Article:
International Development Minister Marie-Claude Bibeau named Tuesday a well-known Quebec entrepreneur and media personality Daniele Henkel as Canada’s representative to a World Bank group that works to promote women entrepreneurship in developing countries.
The Morocco-born self-made millionaire and the former “dragon” on a popular Quebec TV reality show Dans l’œil du dragon has been named a leadership champion of the Women’s Enterprise Leadership Group to assist the Women Entrepreneurs Finance Initiative (We-Fi) in supporting women entrepreneurs in developing countries, Bibeau announced.
“I congratulate Danièle Henkel on her appointment as a champion of women’s economic empowerment in developing countries,” Bibeau said.
“We know that we all benefit when women fully participate in our economies. Advancing gender equality and empowering women to lead and manage their own businesses will help raise their families and communities out of poverty.”
$1.6 billion raised for women entrepreneurs
We-Fi was launched at the G20 Summit in Hamburg, Germany, in July 2017 with the financial backing of 14 governments, including that of Canada, Bibeau told Radio Canada International in an interview on the sidelines of the 25th edition of the Montreal Conference international forum.
“Canada was one of the first countries to contribute to this We-Fi initiative with a $20 million investment,” Bibeau said. “And with 14 governments we put $340 million in this initiative and the objective was to raise $1 billion in private investment. And only with the first call for proposal we are already at $1.6 billion.”
(click to listen to the interview with Marie-Claude Bibeau)Listen
The fund will provide financial support, training and networks to women who own and operate small and medium-sized enterprises (SME) in developing countries, Bibeau said.
According to World Bank, women entrepreneurs face numerous challenges to financing, owning, and growing a business, including legal and policy obstacles to business ownership and development.
About 70 percent of women-owned SMEs in developing countries can’t get the capital they need, resulting in a credit deficit of nearly $1.5 trillion, according to World Bank estimates.
With the We-Fi fund and various initiatives within its Feminist International Assistance Policy Canada is working on overcoming barriers for women entrepreneurs, Bibeau said.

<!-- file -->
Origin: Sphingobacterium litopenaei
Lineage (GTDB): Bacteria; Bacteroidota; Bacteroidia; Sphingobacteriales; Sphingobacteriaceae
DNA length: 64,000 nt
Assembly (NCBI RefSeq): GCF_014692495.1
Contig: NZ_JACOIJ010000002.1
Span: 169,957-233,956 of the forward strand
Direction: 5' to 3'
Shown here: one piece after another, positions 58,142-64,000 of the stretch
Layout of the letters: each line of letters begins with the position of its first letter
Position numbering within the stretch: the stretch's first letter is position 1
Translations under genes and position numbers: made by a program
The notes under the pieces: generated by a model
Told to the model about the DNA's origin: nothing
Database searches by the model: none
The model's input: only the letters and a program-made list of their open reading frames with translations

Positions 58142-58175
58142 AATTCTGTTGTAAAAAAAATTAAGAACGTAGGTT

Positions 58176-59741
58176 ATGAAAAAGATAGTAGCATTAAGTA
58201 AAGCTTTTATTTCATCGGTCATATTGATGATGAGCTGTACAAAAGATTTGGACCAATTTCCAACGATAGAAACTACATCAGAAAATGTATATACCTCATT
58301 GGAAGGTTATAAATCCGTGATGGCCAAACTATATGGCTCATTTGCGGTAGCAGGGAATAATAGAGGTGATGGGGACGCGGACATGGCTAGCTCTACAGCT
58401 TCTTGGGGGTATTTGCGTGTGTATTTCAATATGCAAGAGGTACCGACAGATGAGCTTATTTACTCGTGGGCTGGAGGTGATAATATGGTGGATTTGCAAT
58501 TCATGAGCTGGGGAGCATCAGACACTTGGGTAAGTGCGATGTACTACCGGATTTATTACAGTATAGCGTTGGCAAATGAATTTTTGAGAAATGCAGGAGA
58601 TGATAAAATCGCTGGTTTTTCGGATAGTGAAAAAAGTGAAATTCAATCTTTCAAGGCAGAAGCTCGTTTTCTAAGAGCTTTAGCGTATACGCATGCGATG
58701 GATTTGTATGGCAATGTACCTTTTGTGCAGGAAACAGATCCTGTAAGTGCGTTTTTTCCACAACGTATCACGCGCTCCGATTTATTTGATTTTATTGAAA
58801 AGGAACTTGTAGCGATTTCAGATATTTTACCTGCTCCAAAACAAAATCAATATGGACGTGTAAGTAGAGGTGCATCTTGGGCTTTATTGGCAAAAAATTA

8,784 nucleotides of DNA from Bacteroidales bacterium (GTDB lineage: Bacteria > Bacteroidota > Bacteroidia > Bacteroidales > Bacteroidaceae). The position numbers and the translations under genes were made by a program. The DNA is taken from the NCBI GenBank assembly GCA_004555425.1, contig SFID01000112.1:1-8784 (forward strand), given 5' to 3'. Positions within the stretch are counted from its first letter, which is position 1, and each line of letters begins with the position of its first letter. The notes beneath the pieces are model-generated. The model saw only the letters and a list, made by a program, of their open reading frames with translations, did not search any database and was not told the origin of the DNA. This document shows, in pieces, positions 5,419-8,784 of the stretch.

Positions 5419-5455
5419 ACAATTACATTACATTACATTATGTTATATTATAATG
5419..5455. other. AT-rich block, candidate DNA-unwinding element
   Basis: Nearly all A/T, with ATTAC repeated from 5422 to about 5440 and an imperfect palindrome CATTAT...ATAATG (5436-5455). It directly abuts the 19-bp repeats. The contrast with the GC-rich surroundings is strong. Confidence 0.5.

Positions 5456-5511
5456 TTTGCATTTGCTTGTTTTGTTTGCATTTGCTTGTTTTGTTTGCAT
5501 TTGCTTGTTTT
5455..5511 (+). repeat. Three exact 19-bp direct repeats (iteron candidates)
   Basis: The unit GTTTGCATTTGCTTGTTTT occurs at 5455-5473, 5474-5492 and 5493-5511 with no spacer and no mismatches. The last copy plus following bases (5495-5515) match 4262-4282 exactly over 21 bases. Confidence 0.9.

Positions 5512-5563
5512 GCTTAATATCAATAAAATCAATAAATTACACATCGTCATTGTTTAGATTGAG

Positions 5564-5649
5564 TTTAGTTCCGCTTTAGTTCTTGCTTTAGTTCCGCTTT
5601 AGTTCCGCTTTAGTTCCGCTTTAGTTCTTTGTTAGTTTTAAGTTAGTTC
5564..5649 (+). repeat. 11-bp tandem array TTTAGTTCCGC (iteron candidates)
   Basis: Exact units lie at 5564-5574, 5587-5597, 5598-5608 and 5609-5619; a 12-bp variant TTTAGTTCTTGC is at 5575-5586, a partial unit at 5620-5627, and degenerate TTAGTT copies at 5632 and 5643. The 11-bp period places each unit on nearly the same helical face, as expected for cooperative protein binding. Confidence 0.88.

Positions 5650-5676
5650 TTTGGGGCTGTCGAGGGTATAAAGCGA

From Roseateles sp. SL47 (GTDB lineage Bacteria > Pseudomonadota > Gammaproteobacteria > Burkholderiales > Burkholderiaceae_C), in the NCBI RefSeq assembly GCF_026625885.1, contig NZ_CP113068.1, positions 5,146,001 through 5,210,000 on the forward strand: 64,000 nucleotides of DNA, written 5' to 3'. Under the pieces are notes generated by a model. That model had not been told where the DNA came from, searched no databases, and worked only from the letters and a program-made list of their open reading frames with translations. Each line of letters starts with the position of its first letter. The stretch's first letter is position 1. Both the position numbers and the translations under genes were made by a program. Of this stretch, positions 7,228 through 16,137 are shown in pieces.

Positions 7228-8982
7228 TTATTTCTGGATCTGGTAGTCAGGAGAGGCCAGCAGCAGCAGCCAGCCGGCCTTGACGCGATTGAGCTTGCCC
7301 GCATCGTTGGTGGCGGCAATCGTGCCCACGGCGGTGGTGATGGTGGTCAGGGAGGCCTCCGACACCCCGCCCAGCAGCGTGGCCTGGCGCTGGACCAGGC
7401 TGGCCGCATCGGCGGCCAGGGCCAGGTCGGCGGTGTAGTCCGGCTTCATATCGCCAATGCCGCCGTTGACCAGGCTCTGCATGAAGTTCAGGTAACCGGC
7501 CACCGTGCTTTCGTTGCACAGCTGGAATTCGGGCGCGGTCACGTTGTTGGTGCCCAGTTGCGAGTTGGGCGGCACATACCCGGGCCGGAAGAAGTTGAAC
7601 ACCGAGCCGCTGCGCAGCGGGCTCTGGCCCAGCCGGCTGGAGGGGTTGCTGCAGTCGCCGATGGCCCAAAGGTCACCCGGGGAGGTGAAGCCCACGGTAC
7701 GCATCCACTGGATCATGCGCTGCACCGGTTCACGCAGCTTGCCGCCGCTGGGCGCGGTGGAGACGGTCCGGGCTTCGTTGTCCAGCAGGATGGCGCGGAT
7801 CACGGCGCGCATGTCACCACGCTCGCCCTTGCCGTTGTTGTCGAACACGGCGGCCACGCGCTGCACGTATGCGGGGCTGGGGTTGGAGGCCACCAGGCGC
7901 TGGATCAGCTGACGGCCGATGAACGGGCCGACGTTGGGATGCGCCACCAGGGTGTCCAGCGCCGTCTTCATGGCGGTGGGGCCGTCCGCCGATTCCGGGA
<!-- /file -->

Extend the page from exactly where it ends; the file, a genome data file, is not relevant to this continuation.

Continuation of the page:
“We know that it’s harder for women to have access to the markets, to have access to financing, in many countries it’s the laws that are discriminating them from having the right to own property or having the right to own a business,” Bibeau said. “So the idea is to work on these barriers, to work with local women’s organizations, to work with local government as well for them to have more inclusive laws and programs.”
This idea of breaking barriers for girls and women also underpinned the initiative to raise billions of dollars for a fund to educate girls in conflict situations championed by Canada at the recent G7 leaders’ summit in Charlevoix, Bibeau said.
The announcement that Canada was able to raise $3.8 billion dollars in pledges towards education of girls in developing countries and conflict situations was one of the biggest achievements of the tumultuous summit that was overshadowed by dramatic disagreements over trade.
“We all agree that if we want to empower women, we need educated girls and have to work once again on the barriers that adolescent girls have to face to complete their education and to access a career or to build a business,” Bibeau said.
The idea is to provide girls with school and qualified teachers, but also to look at environmental factors that prevent adolescent girls from going to school and completing their education, she said.
“It could be because of violence, because of rape, because of early marriage, because of early pregnancy, because it’s not secure to get to school, because there are no sanitary (conditions) for girls, especially when they have their menstruation, they don’t go to school,” Bibeau said. “There are so many barriers.”
Changing cultural and social norms
Development and humanitarian groups welcomed the government’s announcements.
“It is encouraging that Canada is taking a leadership position in the global efforts to empower women and girls in crisis, and to create new opportunities for women entrepreneurs in developing countries,” said Julia Sanchez, president and CEO of the Canadian Council for International Co-operation (CCIC), an umbrella group that brings together Canadian-based international development and humanitarian organizations.
“To be truly transformative and feminist, Canada also needs to address the social and political barriers that impede women from being fully empowered, such as changing cultural and social norms and stereotypes, updating legislation and policy so that it does not discriminate based on gender, and advocating for greater space for women in positions of economic and political leadership.”